The feedback is instant: I see smiling faces around the table or the occasional raised eyebrow. Whatever the result, I'm happy and I find it makes dealing with stress and uncertainty better.
When a topic intrigues me I become nearly obsessed. If I don't fully indulge my desire to hunt for information--interviews, posts, research reports, etc--my work suffers... and there's no living with me. So even though most people feel it's most productive to prioritize and then stick to a set schedule, I readily shuffle my day when possible, so I can stay in the flow. While going down the "rabbit hole" may not work for everyone, it definitely works for me.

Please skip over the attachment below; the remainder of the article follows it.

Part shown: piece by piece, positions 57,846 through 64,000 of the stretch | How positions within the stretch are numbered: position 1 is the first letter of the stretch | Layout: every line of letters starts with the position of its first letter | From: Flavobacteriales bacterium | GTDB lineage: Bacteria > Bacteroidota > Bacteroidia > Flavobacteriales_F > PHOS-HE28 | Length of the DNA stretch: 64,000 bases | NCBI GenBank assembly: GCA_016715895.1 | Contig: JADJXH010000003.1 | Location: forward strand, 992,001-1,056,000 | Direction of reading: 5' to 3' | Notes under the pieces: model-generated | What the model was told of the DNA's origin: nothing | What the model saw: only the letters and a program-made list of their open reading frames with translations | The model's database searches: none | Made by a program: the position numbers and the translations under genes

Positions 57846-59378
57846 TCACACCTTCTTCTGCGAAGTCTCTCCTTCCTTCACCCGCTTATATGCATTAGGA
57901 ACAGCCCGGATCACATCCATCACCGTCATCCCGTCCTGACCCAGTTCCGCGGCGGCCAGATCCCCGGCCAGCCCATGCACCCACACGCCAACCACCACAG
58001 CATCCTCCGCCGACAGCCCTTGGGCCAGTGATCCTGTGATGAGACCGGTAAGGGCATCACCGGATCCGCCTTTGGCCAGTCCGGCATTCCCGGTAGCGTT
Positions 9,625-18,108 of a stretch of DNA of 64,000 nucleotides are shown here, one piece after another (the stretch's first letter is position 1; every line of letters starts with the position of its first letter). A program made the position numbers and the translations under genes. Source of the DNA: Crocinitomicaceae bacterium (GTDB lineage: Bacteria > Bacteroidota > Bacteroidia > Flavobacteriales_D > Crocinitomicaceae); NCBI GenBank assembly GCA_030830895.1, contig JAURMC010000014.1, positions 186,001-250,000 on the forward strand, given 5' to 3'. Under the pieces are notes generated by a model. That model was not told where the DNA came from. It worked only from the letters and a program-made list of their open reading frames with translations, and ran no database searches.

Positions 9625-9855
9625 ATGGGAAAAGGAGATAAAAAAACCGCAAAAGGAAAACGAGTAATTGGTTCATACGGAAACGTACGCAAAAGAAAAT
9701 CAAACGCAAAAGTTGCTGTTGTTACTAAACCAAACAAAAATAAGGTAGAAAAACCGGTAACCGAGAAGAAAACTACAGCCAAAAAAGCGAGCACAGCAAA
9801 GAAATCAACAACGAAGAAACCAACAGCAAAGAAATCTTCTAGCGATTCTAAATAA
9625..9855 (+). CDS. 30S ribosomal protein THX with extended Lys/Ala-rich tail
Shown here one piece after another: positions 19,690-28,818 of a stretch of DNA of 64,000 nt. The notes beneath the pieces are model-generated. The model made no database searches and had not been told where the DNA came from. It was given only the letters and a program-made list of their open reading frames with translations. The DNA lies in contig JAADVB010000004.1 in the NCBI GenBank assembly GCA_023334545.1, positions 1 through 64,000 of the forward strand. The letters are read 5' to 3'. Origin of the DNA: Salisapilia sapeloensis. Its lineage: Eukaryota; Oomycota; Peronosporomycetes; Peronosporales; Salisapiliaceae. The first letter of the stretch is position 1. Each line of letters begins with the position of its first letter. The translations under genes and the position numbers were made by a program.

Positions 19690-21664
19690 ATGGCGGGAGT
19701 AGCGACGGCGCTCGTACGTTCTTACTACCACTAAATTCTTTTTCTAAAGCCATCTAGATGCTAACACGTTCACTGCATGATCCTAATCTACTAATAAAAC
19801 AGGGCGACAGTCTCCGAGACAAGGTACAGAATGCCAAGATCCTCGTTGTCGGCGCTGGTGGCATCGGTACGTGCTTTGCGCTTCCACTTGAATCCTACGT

Fortunately I've worked for individuals who have said, "Go ahead, take some time and explore that," and their understanding was a gift that shaped my future. While we generally do need to stick to the agenda, employees need the opportunity to be creative and, at times, to indulge their instincts.
I pride myself on not being routine, because as we like to say, "One size fits one." That's true for my time and for the way I interact with each team member.
So for me it's about being present. You can't be everywhere for everyone, every time. But if there's one thing I work tirelessly to do, it's being present when I am there.
There's nothing worse than a leader who gives you their time but not their focus. (Just like there's nothing worse than reading a story to my kids at bedtime and having my mind drift off to all the other things I have going on.)
Being present is something I focus on every day.